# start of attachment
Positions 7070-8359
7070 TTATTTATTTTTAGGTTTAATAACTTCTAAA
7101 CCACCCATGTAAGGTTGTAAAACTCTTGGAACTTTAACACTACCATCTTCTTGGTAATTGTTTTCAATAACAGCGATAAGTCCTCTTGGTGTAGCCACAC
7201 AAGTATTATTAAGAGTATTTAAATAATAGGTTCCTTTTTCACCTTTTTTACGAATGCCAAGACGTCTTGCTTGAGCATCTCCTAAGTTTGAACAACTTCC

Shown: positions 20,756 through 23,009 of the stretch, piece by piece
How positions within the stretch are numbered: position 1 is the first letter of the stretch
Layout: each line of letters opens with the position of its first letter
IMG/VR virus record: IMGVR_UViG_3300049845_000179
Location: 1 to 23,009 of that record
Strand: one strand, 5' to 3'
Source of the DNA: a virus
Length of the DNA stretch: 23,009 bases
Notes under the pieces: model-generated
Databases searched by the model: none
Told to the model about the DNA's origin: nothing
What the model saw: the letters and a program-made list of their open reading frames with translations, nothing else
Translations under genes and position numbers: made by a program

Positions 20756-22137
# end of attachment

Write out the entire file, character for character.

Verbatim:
Positions 7070-8359
7070 TTATTTATTTTTAGGTTTAATAACTTCTAAA
7101 CCACCCATGTAAGGTTGTAAAACTCTTGGAACTTTAACACTACCATCTTCTTGGTAATTGTTTTCAATAACAGCGATAAGTCCTCTTGGTGTAGCCACAC
7201 AAGTATTATTAAGAGTATTTAAATAATAGGTTCCTTTTTCACCTTTTTTACGAATGCCAAGACGTCTTGCTTGAGCATCTCCTAAGTTTGAACAACTTCC

Shown: positions 20,756 through 23,009 of the stretch, piece by piece
How positions within the stretch are numbered: position 1 is the first letter of the stretch
Layout: each line of letters opens with the position of its first letter
IMG/VR virus record: IMGVR_UViG_3300049845_000179
Location: 1 to 23,009 of that record
Strand: one strand, 5' to 3'
Source of the DNA: a virus
Length of the DNA stretch: 23,009 bases
Notes under the pieces: model-generated
Databases searched by the model: none
Told to the model about the DNA's origin: nothing
What the model saw: the letters and a program-made list of their open reading frames with translations, nothing else
Translations under genes and position numbers: made by a program

Positions 20756-22137